The French psychoanalyst Jacques Lacan and the Lithuanian-French philosopher Emmanuel Lévinas were instrumental in coining contemporary usage of "the Other," as radically other. Lacan articulated the Other with the symbolic order and language. Levinas connected it with the scriptural and traditional God, in the The Infinite Other.
Ethically, for Levinas, the Other is superior or prior to the self, the mere presence of the Other makes demands before one can respond by helping them or ignoring them. This idea and that of the face-to-face encounter were re-written later, taking on Derrida's points made about the impossibility of a pure presence of the Other (the Other could be other than this pure alterity first encountered), and so issues of language and representation arose. This "re-write" was accomplished in part with Levinas' analysis of the distinction between "the saying and the said" but still maintaining a priority of ethics over metaphysics.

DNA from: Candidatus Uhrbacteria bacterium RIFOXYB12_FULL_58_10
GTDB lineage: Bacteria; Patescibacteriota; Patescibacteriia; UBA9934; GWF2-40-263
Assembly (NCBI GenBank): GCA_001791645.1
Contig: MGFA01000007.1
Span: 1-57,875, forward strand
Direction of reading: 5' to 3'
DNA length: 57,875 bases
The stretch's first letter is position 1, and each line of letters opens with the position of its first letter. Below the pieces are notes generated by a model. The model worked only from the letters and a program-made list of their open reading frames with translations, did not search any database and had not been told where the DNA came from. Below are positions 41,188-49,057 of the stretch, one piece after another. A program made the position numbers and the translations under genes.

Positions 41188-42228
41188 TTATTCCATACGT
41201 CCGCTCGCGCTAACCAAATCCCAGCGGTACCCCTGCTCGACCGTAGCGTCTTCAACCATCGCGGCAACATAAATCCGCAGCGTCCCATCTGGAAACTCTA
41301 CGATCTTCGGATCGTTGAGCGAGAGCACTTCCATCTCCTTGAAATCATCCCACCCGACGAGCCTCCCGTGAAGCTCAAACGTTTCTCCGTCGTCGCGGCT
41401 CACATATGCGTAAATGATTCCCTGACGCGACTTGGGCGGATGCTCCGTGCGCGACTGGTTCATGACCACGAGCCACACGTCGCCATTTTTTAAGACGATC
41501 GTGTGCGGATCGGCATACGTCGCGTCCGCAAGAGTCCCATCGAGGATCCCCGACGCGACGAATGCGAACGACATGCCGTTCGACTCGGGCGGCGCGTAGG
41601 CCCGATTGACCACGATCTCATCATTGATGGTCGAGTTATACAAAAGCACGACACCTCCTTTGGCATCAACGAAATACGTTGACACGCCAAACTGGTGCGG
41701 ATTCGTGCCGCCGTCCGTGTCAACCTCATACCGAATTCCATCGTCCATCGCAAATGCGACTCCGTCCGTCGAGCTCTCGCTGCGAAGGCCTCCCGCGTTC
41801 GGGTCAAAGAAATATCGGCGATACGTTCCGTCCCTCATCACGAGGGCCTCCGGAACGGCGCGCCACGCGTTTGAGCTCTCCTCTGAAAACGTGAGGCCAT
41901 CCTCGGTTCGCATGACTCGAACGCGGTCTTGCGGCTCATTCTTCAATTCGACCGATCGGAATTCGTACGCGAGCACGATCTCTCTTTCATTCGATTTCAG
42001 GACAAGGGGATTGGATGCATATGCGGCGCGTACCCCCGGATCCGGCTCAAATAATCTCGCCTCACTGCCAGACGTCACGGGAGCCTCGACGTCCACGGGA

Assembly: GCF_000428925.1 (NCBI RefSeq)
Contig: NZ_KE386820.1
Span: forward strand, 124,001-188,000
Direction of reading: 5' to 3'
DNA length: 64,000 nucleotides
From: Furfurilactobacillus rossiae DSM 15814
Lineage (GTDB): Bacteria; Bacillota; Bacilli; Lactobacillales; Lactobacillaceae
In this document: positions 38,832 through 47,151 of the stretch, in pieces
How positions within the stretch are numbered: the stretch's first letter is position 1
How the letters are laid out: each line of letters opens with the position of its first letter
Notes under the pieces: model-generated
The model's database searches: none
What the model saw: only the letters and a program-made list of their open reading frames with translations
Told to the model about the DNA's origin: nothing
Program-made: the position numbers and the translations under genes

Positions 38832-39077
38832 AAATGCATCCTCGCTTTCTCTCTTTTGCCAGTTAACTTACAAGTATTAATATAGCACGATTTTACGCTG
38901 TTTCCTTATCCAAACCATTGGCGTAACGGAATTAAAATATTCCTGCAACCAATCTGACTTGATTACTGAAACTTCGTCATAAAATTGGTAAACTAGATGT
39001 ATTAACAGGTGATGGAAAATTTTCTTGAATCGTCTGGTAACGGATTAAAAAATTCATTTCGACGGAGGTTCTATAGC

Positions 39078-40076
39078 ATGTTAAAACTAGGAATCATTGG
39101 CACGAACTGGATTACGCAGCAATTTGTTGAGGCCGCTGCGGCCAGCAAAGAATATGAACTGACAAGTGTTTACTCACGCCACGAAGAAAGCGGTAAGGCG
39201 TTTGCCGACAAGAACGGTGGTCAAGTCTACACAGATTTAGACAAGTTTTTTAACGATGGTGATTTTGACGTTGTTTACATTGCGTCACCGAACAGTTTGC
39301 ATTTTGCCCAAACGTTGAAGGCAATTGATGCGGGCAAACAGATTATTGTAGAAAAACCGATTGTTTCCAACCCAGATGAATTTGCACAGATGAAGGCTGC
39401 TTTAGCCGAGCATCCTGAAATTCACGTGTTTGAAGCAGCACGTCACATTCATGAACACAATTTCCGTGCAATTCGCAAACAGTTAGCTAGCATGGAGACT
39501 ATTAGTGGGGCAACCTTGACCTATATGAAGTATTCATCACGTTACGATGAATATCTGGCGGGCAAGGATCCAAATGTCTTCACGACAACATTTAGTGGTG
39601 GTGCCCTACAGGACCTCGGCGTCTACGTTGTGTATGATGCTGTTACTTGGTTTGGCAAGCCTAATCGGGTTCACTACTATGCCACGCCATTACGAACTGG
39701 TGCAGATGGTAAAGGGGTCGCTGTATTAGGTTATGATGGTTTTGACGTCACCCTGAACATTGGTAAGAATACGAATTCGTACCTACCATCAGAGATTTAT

Levinas talks of the Other in terms of insomnia and wakefulness. It is an ecstasy, or exteriority toward the Other that forever remains beyond any attempt at full capture, this otherness is interminable (or infinite); even in murdering another, the otherness remains, it has not been negated or controlled. This "infiniteness" of the Other will allow Levinas to derive other aspects of philosophy and science as secondary to this ethic. Levinas writes:
The others that obsess me in the other do not affect me as examples of the same genus united with my neighbor by resemblance or common nature, indivudations of the human race, or chips off the old block... The others concern me from the first. Here fraternity precedes the commonness of a genus. My relationship with the Other as neighbor gives meaning to my relations with all the others.
The "Other," as a general term in philosophy, can also be used to mean, the unconscious, silence, madness, the other of language (ie, what it refers to and what is unsaid), etc.
There may also arise the problem of relativism if the Other, as pure alterity, leads to a notion that ignores the commonality of truth. Issues may also arise around non-ethical uses of the term, and related terms, that reinforce divisions.
The Other manifests in the ethical theory of vegan feminist Carol J. Adams in the form of the absent referent. This refers to a psycho-social detachment between the consumer and the slaughtered animal which occurs when people eat meat.

The Other in gender studies